Connecticut’s new consumer data privacy law: a New Haven for privacy protection? Not exactly

Connecticut is the fifth state to pass a comprehensive privacy law.  Senate Bill 6, “An Act Concerning Personal Data Privacy and Online Monitoring” (“CTDPA” or “Act”), passed in both chambers of the state legislature on April 22, 2022, and April 28, 2022, respectively, and Governor Ned Lamont signed it into law on May 10, 2022.  The Act will go into effect on July 1, 2023, with the exception of certain provisions.  Although this is the first comprehensive data privacy law enacted by a north east state, the Act emulates the new privacy laws in Colorado and Utah, and closely resembles the business friendly Virginia Consumer Data Protection Act (“VaCDPA”) and Utah Consumer Privacy Act (“UCPA”). 


-- There are numerous exceptions.

The CTDPA applies to persons that (a) conduct business in the state or (b) persons that produce products or services that are targeted to residents of Connecticut and that during the preceding calendar year:

  • controlled or processed personal data of 100,000 or more consumers, though unlike the other comprehensive privacy acts, it expressly exempts personal data that is controlled or processed solely for the purpose of completing a payment transaction; or
  • controlled or processed the personal data of 25,000 or more consumers and derived more than 25% of their gross revenue from the sale of personal data.

SB 6, Sec. 2. 

Similar to the VaCDPA and UCPA, the CTDPA includes numerous exceptions to its scope.  SB 6, Sec. 3.  Also like the VaCDPA, UCPA and Colorado Privacy Act, the CTDPA expressly does not apply to personal data “processed or maintained … in the course of an individual applying to, employed by or acting as an agent or independent contractor of a controller, processor or third party, to the extent that the data is collected and used within the context of that role.”  SB 6, Sec. 3(b)(15).  In addition, the definition of consumer excludes “an individual acting in a commercial or employment context or as an employee, owner, director, officer or contractor.”  SB 6, Sec. 1(7). 

Like the privacy acts of California, Utah, and Virginia, CTDPA does not apply to non-profits.  SB 6, Sec. 3(a)(2).  Like Utah’s privacy law, the CTDPA also does not apply to a host of other organizations, like institutions of higher education, financial institutions, covered entities and business associates as defined in the Social Security Act, and governmental entities.  SB 6, Sec. 3(a).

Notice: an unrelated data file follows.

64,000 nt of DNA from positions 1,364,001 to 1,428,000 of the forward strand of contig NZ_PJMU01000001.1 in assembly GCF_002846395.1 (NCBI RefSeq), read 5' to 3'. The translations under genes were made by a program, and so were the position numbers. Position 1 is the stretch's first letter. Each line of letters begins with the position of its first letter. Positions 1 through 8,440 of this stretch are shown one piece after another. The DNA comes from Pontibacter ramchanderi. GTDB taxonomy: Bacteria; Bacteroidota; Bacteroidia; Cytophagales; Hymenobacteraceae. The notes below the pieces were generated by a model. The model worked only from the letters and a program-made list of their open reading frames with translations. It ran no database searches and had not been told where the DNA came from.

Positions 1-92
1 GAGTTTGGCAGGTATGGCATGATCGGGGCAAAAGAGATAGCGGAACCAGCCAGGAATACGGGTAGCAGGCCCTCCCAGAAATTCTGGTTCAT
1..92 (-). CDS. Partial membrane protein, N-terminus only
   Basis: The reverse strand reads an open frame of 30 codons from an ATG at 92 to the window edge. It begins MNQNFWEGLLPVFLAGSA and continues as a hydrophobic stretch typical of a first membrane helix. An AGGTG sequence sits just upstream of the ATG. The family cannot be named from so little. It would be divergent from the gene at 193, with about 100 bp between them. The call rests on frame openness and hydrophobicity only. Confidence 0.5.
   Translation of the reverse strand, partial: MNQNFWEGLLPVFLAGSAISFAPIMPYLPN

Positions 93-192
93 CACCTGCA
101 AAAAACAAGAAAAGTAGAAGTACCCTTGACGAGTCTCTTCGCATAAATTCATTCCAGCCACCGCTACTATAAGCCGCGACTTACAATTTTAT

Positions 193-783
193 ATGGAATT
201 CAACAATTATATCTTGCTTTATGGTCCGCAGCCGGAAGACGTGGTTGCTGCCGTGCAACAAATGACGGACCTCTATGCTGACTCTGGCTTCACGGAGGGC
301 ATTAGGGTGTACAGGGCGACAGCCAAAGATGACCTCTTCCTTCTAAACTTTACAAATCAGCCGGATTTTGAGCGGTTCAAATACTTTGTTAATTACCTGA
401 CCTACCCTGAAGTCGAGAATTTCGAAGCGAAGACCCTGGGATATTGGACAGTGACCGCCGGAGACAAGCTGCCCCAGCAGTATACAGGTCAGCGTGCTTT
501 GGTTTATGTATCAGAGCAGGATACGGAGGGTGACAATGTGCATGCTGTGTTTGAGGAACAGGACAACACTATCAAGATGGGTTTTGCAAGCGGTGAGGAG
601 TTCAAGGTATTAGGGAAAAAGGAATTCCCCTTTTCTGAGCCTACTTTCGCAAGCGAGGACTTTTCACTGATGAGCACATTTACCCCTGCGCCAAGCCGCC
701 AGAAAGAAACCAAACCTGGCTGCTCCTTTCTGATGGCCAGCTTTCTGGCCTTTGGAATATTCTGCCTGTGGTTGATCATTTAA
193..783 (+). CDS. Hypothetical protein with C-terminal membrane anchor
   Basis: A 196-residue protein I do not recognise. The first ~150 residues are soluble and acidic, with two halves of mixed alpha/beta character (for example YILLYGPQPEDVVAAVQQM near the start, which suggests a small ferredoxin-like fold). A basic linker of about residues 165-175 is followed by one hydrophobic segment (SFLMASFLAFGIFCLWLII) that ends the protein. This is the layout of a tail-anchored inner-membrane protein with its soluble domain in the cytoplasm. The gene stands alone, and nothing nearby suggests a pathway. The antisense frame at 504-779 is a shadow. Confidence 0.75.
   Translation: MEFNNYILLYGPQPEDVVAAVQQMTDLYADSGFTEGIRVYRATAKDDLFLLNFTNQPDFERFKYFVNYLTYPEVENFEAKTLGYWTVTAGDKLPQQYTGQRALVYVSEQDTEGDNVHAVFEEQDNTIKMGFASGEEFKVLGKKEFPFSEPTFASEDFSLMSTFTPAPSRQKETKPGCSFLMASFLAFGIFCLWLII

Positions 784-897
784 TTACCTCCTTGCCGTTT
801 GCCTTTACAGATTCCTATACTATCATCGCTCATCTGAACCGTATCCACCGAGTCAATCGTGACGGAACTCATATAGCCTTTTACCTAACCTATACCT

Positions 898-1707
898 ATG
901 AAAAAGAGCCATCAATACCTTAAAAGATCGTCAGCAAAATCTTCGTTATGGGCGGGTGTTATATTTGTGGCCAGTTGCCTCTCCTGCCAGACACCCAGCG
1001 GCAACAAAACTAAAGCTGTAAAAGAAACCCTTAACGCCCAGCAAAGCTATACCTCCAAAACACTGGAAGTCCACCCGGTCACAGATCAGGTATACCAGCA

CTDPA broadly defines “personal data” as “any information that is linked or reasonably linkable to an identified or identifiable individual.”  SB 6, Sec. 1(18).  It defines “identified or identifiable individual” as “an individual who can be readily identified, directly or indirectly.”  SB 6, Sec. 1(15).  “Personal data” does not include de-identified or publicly available data.  SB 6, Sec. 1(18).  “Pseudonymous data” is defined as “personal data that cannot be attributed to a specific individual without the use of additional information.”  SB 6, Sec. 1(24). 


-- No private cause of action; exclusive enforcement authority with the OAG.

There is no private right of action under CTDPA.  SB 6, Sec. 11(d).  Rather, CTDPA provides that the Attorney General has exclusive authority to enforce violations.  SB 6, Sec. 11(a).  Violations of the CTDPA will constitute an unfair trade practice under Connecticut law.  SB 6, Sec. 11(e).

The CTDPA also contains cure provisions. From the effective date of the Act, July 1, 2023, through December 31, 2024, if the Attorney General determines that a cure is possible, he or she may issue a notice of violation to the controller prior to initiating an action for a violation, and the controller has sixty days to cure the violation.  SB 6, Sec.11(b).  Beginning on January 1, 2025, however, the Attorney General must consider a number of factors, such as the number of violations, the size and complexity of the controller or processor, and the substantial likelihood of injury to the public, in determining whether to grant a controller or processor the opportunity to cure.  SB 6, Sec. 11(c). 


-- Rights of confirmation, access, deletion, and correction.

The Act defines “controller” as “an individual who, or legal entity that, alone or jointly with others determines the purpose and means of processing data.”  SB 6, Sec. 1(8).  It defines “processor” as “an individual who, or legal entity that, processes personal data on behalf of a controller.”  SB 6, Sec. 1(21).  Like the GDPR and other privacy regimes, “processing” means “any operation or set of operations performed, whether by manual or automated means, on personal data or sets of personal data, such as the collection, use, storage, disclosure, analysis, deletion or modification of personal data.”  SB 6, Sec. 1(20).  Similar to the UCPA, determining whether a person is a controller or processor with respect to a specific processing of data is “a fact-based determination that depends upon the context in which personal data is to be processed.”  SB 6, Sec. 7(d). 

The CTDPA grants consumers the right of confirmation, deletion, and data access.  SB 6, Sec. 4(a).  Unlike the UCPA, the CTDPA grants consumers the right of correction.  Id.  A controller shall respond within 45 days after the receipt of a request by a consumer to exercise consumer rights.  SB 6, Sec. 4(c)(1).  A controller must inform a consumer within 45 days of the receipt of the request of the justification for declining to take action and instructions for how to appeal the decision, and a controller must establish a “conspicuously available” process for a consumer to appeal the controller’s refusal to take action.  SB 6, Sec. 4(c)(2), (d). 

A consumer has the right to opt out of the processing of personal data for purposes of:

  • targeted advertising;
  • the sale of personal data; or